Petrol Price Hikes: Taking A Toll On The Common Man

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By Nandini Ray:

Is India on its way back to Stone Age?

With the inflation rate still stuck at an uncontrollable 9.72 percent in September, withholding the Indian economy at its edge, even a mere whisper of the word ‘hike’ could make any citizen of the nation almost lying next to its death bed. Apparently the issue of any sort of price hike might not be visible in case if you belong to at least one of the financially balanced middle class families having the time of their lives living in the metropolitans. But the real scenario is one precarious lot which probably even the ruling party that is United Progressive Alliance (UPA) couldn’t handle that well and had to eventually deregulate it, leaving it to the brass of the market in June 2010.

The petrol is one such fuel which has propelled the cycle of development in India and would continue to do so if either the petrol stays or the people buying them survive any further. The Indian government has totally confused its people as to what measures they should take to lessen their burden of financial crises. On one hand, the Finance ministry very cleverly explains the idea behind the Rs 32 mark of survival and to be precise, not to be called a ‘poor’, while after over a month they hike the petrol price by Rs. 1.80, which eventually makes a total cost of Rs 68.64 in Delhi, but still since one has Rs. 32 in its pocket, he/she is not poor and has the ability to buy a litre of petrol which actually costs the double of the standard set by itself. Everything seems to be too ironical, while at the same time superficial at the Centre. Certainly, the ministers are not spoon fed babies but the ones who follow the neo liberal economic ideologies and expecting such an attitude at such point of time when the nation is hit by inflation is meant to be their stupidity. Such statements issued just show lack of economic senses in the government or maybe the government assumes the civil society to be fools otherwise. The hike in petrol prices and various other economic reforms made seems to be done on very unbalanced grounds as some of their policies are either very idealistic or intricately realistic and some of them hung between them and all of these differences just acts as another hindrance in the understanding of the economic affairs especially for the common man.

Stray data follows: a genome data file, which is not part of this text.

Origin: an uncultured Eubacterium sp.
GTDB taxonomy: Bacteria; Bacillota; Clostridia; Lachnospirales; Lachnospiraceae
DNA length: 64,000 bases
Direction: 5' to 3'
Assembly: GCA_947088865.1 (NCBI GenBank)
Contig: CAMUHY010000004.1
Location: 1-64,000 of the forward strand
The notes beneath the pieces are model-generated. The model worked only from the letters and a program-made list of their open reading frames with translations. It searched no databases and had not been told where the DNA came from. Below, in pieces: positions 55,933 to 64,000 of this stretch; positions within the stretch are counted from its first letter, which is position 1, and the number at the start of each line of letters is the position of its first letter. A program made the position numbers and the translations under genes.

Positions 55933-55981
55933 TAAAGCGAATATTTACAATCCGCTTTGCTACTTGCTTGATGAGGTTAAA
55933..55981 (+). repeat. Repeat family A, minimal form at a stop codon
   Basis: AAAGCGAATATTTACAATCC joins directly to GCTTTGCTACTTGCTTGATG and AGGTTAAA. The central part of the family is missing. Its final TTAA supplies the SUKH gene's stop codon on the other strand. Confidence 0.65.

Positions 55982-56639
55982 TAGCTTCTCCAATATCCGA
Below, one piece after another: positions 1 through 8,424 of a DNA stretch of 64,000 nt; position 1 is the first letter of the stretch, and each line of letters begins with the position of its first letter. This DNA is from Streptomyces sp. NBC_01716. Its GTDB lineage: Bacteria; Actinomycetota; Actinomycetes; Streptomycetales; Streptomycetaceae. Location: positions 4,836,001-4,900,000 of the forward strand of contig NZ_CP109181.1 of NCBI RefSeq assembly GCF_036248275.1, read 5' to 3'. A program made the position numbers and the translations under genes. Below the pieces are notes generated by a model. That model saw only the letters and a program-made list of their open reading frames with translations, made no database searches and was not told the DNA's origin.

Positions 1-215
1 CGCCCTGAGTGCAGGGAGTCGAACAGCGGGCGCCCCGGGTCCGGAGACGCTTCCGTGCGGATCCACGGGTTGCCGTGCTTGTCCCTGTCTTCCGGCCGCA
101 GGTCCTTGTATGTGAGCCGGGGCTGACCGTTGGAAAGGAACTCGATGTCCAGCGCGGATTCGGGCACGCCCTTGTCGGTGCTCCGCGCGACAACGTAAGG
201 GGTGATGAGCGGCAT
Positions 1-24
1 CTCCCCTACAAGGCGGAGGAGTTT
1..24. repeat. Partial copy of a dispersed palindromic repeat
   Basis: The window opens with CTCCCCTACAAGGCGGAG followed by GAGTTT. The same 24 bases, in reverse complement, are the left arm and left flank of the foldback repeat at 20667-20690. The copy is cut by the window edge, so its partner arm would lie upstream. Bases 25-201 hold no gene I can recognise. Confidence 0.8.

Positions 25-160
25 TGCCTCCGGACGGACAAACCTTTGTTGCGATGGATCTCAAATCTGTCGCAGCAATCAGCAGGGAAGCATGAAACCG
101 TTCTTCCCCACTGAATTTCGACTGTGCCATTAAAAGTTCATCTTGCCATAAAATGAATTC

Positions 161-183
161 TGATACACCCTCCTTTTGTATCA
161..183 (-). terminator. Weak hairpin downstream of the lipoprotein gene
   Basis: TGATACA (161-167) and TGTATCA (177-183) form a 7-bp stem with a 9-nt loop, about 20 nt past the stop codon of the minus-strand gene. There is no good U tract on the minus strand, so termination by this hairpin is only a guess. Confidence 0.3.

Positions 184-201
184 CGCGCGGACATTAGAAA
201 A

Though the price hike in petrol has been a bone of contention for the people all the more after its deregulation, but the necessity to raise the price comes as an inevitable demand in order to match with the burden to import petrol as out of the total requirement of 106 million tons, only 32 to 33 million tons of petrol is produced in India and the rest imported, as mentioned in a statement by the Finance Minister Pranab Mukherjee. He also mentioned about the ailing financial health conditions of the Indian oil companies that even they were handicapped and such a measure came along as a necessary move to overcome the burden. Being politically correct, Pranab Mukherjee has certainly been intelligent in its defense and in fact true to an extent, but giving shockers to the public one regular day is firmly unacceptable. It is the government’s responsibility to retain its transparency and letting the civil society know the current situation or any crises the government might be facing, as spreading information in such regard would not only help in evolving necessary measures to overcome the problems but also that ways the public won’t remain in the dark. Such a step would only help in making the public understand the situations better and not get down on the roads with the placards screaming a ‘Sudden Price Rise’.

On one hand, where people with petrol as one of their lifelines are depressed with such a drastic hike, on the other hand, the Compressed Natural Gas (CNG) and other gas companies in Delhi are having a good time. As more people are withdrawing from buying any petrol run vehicle and turning towards a cleaner and greener CNG or LPG run vehicle, it comes as a great opportunity for such companies to cash in more money, but in this case apart from the financial gains, the city is definitely reducing its pollution levels and indirectly acting as a deterrent for climate change, though only at a bare minimum level.

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